These issues have been assigned the following CVE entries:
- Rogue data cache load (CVE-2017-5754)
- The device being targeted must utilize an affected Intel, AMD, Qualcomm, or ARM processor (most processors from the last 10+ years fall into the category of "vulnerable").
- Spectre could be leveraged to launch attacks against virtualized hosting environments. Given that it is possible to read host memory from within a guest, this could result in an attacker gaining access to the host OS. This sort of attack scenario mainly impacts cloud hosting providers such as Amazon, Azure, Google, etc. These providers are working to ensure customers are not impacted by these vulnerabilities. Check with your specific hosting provider for additional details. It is important to note that successfully exploiting these vulnerabilities in this scenario is not trivial.
It is important to note that Spectre is accessible from within the web browser on affected devices which could allow malicious web sites to read arbitrary data from other browser tabs. Mozilla has confirmed this on their blog here. This could allow a remote attacker to obtain sensitive information, such as session or cookie data for other active sessions. It is important to note that this sort of an attack would likely only work under specific conditions. This attack would also require an attacker to convince a user to visit a malicious website in order to execute the code required to steal data.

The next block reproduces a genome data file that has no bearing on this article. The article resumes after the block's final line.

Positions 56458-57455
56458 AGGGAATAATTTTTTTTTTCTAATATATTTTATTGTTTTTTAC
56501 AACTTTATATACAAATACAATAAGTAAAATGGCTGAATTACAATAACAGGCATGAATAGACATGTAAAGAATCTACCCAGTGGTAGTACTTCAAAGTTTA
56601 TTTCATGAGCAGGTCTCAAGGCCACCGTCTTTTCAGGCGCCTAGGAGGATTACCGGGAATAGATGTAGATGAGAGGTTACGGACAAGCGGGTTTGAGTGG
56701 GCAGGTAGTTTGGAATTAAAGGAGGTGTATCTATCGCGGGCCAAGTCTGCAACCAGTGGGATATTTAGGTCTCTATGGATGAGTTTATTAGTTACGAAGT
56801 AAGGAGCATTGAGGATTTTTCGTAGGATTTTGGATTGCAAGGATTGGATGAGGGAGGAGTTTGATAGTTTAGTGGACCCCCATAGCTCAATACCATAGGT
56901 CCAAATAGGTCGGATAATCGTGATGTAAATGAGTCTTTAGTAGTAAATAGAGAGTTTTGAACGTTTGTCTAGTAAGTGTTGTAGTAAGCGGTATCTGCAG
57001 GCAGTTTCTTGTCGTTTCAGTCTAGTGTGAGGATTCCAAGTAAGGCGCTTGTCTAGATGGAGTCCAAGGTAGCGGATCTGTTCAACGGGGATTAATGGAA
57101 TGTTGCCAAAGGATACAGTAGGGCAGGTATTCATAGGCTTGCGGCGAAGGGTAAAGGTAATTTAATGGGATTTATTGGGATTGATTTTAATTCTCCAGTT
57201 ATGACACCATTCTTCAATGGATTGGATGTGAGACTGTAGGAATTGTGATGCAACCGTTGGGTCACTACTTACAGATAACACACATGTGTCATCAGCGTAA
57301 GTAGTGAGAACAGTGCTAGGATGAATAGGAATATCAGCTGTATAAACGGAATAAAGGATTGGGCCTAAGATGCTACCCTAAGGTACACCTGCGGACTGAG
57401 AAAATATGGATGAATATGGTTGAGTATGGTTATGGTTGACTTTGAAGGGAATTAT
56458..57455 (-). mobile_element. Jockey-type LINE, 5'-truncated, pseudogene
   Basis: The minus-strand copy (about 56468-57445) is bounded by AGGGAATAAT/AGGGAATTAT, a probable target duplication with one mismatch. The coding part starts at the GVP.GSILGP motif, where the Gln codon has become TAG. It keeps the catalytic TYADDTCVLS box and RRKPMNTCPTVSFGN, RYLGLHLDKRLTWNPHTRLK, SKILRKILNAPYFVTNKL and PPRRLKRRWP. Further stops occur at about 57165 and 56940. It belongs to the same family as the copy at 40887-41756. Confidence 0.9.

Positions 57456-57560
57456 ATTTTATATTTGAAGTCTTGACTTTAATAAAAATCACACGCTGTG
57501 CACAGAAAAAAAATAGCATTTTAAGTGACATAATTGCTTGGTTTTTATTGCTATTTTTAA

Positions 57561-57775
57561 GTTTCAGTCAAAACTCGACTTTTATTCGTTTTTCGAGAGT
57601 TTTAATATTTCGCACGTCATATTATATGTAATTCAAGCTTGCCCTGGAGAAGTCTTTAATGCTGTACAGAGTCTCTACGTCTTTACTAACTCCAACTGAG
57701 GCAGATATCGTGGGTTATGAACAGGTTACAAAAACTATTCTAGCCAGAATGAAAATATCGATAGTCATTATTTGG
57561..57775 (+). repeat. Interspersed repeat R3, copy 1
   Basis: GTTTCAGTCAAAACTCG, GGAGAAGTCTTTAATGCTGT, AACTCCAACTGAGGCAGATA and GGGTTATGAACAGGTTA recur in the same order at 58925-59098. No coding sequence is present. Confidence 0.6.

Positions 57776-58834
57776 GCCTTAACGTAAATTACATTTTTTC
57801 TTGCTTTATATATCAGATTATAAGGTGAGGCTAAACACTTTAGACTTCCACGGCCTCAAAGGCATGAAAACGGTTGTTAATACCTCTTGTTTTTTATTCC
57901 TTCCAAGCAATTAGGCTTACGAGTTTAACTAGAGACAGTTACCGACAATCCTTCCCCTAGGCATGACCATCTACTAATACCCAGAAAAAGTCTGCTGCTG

- Meltdown could enable attackers to exploit additional vulnerabilities more easily. Meltdown allows for the defeating of Kernel Address Space Randomization (KASLR). This means that any vulnerability that wasn't previously exploitable due to KASLR is now potentially exploitable if chained together with Meltdown. This would be specific to the vulnerability the attacker is attempting to leverage, but from an attacker perspective it does remove some of the hurdles and problems encountered during the creation of their exploits.
As with all attacks, it is also critical that the initial infection vector be blocked whenever possible as each of these vulnerabilities require an attacker to be able to execute code on an affected system.
Some examples of blocking the initial vector include:
- Cisco Umbrella can be used to block access to known malicious sites that may be launching attacks targeting these vulnerabilities.
- Web Security Appliance (WSA) can be used to block access to known malicious sites.
- FirePower NGFW can be used to block network based attacks leveraging these vulnerabilities.
- AMP for Endpoints and Networks can be used to block known droppers that may be used to infect systems with malware that leverages these vulnerabilities.
- AMP's exploit prevention engine covers multiple techniques that would be used after a successful Meltdown or Spectre memory read, that would be necessary for gaining code execution.
Snort SIDs: 45357-45368
AMP Compatibility is documented here. AMP's exploit prevention system is documented here.
These signatures cover the specific PoC's and sample code outlined in the Spectre and Meltdown whitepapers. While these signatures have the potential to detect variants, they may not work for all cases. We still recommended that affected organizations install the OS and firmware patches to protect against this class of attacks. Talos is continuing to monitor the situation and will provide updated information as soon as it is available.